Today, we digest our music by the handful, downloading mp3s and streaming our favorite records.
An entire generation of music lovers will not have to spend $16.99 for twelve tracks but a whopping $.99 each for the best three of twelve. Most likely the single.
Therein lies a problem. Or better yet, it proposes a question.
What is music worth to YOU?
Lately(within the last 5-10 years) it’s been difficult to gauge whether or not our audio media has any integral value.
Sure, you love listening to music—on the bus, in the car, reading, eating—as it is a very dominant part of your daily life.
But, have you considered the long term value of your playlist?
We’d like music to FEEL important. It shares a special place, a marker of events—an awesome party or that terrible break-up.
But, when it comes to perceived value, music is almost like air. It’s there, and we need it… but I’m not sure anyone cares unless it goes away entirely.
It wasn’t always this way for sure. Truth is, our listening habits have changed with new technology.
In an earlier article, we addressed the album, and whether or not it would survive the 21st century with streaming becoming the black hat of the recording industry.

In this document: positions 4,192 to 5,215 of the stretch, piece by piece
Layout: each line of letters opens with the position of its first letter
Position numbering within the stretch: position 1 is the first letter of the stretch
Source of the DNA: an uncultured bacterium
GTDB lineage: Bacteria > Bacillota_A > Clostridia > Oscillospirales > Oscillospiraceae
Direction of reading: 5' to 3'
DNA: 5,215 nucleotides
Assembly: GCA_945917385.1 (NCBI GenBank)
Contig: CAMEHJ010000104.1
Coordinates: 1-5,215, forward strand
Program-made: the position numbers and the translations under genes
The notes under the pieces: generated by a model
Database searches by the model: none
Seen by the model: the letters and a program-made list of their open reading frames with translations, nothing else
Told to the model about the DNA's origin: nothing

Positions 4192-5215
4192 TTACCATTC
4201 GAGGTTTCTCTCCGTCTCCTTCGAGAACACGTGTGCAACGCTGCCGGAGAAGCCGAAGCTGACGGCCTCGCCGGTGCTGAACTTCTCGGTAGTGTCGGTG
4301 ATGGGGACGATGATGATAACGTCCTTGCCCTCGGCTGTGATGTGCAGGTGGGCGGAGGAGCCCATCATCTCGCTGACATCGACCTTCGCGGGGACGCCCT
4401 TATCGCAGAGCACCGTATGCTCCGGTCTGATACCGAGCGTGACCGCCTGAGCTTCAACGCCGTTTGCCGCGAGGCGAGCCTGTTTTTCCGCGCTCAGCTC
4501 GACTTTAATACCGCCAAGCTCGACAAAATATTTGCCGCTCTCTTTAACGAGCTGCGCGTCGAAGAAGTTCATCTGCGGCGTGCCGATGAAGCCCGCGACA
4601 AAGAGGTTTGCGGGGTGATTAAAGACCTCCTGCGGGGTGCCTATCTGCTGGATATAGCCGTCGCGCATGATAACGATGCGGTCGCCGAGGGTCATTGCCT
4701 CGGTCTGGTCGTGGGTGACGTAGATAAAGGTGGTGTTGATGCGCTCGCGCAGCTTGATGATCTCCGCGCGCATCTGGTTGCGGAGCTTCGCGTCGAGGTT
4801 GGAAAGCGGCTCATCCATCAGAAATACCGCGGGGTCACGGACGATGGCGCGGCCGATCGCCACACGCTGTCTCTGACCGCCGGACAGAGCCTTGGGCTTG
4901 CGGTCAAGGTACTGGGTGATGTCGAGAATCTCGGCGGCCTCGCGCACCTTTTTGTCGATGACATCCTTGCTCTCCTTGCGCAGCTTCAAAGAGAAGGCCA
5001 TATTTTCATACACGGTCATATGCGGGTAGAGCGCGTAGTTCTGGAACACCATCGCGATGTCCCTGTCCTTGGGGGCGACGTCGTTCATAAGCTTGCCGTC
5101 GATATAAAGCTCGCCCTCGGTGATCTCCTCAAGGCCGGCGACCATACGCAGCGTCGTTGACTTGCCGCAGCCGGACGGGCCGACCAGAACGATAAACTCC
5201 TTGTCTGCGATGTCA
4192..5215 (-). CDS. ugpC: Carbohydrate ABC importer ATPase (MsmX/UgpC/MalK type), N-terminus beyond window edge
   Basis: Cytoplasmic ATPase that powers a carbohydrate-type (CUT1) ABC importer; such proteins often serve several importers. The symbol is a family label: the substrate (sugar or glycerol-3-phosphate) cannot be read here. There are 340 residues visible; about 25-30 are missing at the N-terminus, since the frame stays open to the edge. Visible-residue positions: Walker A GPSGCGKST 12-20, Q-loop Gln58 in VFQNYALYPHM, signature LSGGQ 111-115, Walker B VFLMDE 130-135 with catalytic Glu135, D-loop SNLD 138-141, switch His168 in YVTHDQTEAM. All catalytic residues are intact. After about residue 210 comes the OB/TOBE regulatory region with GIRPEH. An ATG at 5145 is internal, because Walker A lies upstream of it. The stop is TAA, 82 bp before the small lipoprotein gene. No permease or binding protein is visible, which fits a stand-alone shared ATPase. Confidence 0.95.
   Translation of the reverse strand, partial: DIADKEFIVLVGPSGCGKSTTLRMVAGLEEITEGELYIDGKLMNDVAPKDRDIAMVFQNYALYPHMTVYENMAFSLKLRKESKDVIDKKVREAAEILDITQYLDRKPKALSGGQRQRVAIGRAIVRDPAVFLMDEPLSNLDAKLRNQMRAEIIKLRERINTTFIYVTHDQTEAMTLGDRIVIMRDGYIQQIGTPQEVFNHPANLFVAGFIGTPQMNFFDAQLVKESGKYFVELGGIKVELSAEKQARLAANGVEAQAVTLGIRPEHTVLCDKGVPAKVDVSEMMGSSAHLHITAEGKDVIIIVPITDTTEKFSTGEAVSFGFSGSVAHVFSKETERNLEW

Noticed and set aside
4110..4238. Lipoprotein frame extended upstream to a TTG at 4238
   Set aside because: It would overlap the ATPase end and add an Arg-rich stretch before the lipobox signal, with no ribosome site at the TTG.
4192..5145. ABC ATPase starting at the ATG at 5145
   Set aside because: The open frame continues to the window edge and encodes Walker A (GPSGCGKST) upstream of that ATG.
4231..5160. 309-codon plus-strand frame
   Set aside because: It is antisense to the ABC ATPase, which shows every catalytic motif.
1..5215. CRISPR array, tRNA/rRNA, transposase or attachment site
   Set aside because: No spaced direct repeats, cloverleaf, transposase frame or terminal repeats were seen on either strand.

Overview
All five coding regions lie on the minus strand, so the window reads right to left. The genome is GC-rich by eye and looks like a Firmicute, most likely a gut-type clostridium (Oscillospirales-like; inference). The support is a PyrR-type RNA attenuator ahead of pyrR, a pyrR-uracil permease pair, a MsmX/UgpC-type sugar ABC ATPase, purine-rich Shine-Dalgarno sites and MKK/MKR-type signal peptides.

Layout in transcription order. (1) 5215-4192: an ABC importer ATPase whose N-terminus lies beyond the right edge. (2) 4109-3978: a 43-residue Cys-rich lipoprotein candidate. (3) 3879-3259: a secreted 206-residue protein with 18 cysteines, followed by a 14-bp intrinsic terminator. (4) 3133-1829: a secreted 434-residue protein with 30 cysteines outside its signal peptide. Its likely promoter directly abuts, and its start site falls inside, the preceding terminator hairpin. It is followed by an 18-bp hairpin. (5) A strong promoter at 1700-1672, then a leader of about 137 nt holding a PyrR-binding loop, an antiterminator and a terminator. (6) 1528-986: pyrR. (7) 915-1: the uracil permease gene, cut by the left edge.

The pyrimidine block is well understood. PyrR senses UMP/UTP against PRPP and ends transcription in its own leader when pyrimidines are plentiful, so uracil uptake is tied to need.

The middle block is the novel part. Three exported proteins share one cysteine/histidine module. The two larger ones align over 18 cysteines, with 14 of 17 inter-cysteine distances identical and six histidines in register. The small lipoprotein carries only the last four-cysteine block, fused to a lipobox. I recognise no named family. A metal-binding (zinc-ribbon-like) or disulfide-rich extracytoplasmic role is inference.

For the first time we no longer have to visit a record store(they still exist?!). Instead, we carry the record store in our pockets.
An entire generation of music lovers will never deal with the painstaking time it took to make mixtape. Sitting by the radio for hours on end just to push record on a boom box.
Hell, you may not have known THAT was the concept behind a mixtape. 😆
Today, music is offered for free with streaming services like Spotify, Jango, Pandora, even YouTube. And if you’re feeling hardcore, a monthly premium option is offered at aound $9.99.
Now, Tidal has entered the fray!
The streaming platform emerged a few years ago with its inherit value being a hi-fidelity audio and content service. The other value being it is a platformed owned by the shared equity of the CREATORS of our favorite songs.
It may or may not get the majority of music listeners to rally behind its inherit value. But will for certain earn a gold plaque from music aficionados and audio buffs.
A welcome alternative.
It may certainly address the awkward conversation between labels, artists, and fans since the Napster days: what is music worth?
We may never see a new audio format rise after the mp3’s. It should not take away from the value that was put into creating an artist’s music. Or the time and energy you spent enjoying that music either.
Whether purchasing a physical CD, vinyl(yes, vinyl is enjoying a great return), or through iTunes(hopefully no one’s buying cassette), our favorite records—here and yet to come—deserve a chance to be heard at their highest quality and appreciated with no less of an attitude.
It is, after all, the same attitude we use when purchasing a good book, or tickets to a summer blockbuster.
What do you think?
How do YOU prefer to listen to music? Tell me below. 👇